Next to my bed was the bottle, and the Fish, looking larger and brighter than ever, turning this way and that, as if impatient.

“Tiger! You're awake. How do you feel?” said Mum.

“Ab-so-lute-ly marvelous,” I said, stretching as I did so. “Can I have this stupid drip thing off now?”

“Yes, I should think so. We just wanted to get some fluids into you, and you weren't in a condition to drink. The car from the embassy is coming any minute, to take us to the airport. The staff here agree with Dad that you should be fit to travel.”

Dad turned up then, poking his head around the corner of the doorway, and coming in when he saw I was awake.

“All fit, Tiger?” he asked.

“Yes, I can't wait,” I said, feeling strength running through me again. My tummy rumbled. “Ooh, I'm hungry!”

“Slap-up breakfast is on its way. When you've eaten it, I want you to hop out of that bed,
mind you.”

To cut a long story short, a nurse came around, shooed my parents away, and took off the drip. Then she called to someone outside, and a man appeared with a tray of food—some kind of porridge, but nicer than before, and bread, and different bits of fruit, and a big glass of water.

I tucked in and finished the lot, and I didn't have to think about Dad's advice to get up gently, because I had to lie there for a while to let it all go down, and when I got up, it had to be slowly, because I felt like I had the weight of the food,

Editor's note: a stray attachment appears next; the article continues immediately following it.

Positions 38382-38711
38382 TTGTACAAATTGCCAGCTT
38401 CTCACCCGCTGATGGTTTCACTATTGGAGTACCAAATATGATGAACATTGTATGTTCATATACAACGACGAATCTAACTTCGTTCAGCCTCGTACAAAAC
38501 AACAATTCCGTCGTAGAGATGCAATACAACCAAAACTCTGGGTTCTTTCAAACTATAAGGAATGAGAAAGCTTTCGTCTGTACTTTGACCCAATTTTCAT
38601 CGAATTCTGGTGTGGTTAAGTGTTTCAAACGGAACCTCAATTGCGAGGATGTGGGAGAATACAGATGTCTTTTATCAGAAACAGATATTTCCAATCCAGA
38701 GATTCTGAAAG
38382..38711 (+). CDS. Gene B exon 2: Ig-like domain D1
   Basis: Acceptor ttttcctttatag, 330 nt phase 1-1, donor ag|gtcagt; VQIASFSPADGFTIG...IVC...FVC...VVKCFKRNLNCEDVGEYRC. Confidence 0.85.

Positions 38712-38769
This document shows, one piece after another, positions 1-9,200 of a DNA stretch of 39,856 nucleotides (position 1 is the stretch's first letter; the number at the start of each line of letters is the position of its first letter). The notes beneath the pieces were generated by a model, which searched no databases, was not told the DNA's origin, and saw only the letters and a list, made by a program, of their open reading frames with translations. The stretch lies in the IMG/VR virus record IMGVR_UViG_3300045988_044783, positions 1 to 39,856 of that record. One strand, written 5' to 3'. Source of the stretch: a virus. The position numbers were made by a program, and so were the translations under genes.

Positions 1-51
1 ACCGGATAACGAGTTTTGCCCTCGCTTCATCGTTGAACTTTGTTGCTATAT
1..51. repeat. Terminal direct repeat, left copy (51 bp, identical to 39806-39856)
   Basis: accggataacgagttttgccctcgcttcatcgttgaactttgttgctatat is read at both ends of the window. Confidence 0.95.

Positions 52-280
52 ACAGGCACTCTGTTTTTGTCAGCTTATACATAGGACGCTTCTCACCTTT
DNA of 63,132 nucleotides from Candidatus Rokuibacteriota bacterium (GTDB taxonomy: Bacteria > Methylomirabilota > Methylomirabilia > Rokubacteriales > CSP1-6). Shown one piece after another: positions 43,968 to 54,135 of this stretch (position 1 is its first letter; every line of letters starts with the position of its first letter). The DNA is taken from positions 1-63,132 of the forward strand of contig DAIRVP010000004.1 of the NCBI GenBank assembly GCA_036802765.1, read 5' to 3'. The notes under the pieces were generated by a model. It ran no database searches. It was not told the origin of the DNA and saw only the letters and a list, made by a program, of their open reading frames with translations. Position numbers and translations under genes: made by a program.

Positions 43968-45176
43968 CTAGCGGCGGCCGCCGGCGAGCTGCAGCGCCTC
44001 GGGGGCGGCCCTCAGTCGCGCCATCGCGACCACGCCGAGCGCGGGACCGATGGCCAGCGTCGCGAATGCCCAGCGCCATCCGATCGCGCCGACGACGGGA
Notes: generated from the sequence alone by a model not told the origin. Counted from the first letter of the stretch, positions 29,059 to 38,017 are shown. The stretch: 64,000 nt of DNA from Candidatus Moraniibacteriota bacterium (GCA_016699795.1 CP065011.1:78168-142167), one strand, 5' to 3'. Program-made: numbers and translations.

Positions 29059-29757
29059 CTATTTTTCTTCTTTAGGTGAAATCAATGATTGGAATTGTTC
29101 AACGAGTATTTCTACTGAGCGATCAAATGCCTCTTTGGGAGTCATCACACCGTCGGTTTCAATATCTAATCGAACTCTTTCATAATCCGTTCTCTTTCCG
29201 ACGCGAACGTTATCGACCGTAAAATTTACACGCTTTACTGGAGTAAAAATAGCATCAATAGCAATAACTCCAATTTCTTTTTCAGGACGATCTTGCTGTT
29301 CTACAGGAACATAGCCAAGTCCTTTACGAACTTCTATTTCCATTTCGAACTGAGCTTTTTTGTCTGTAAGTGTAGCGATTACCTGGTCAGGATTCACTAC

the tray
the glass, in my stomach.

Mum had put strange, clean clothes on the chair by the bed, so I got out of the white gown I seemed to be
dressed in, and put them on saying, “Ouch, ouch,” as the cuts on my hands and feet complained.

There was a pair of slippers, about a size too big, but I put those on as well. I decided I didn't care if people stared on the airplane. I was not going to put on those old sandals ever again.

Then Mum and Dad appeared, and I picked up my bottle and went out to meet the car. The policeman had come to see us off.

Dad, who seemed to be worried and distracted about something, suddenly looked at the bottle as if he had never seen it before.

“Tiger, what were you planning to do with Fish?”

“I don't know,” I said. I had got in the habit of carrying him everywhere.

The grown-ups obviously thought I wanted him as a pet, and looked at each other. Mum said carefully to me, “I don't think he can live in our country, Tiger.”

Dad said, “I don't think Customs will let him through, to be honest.”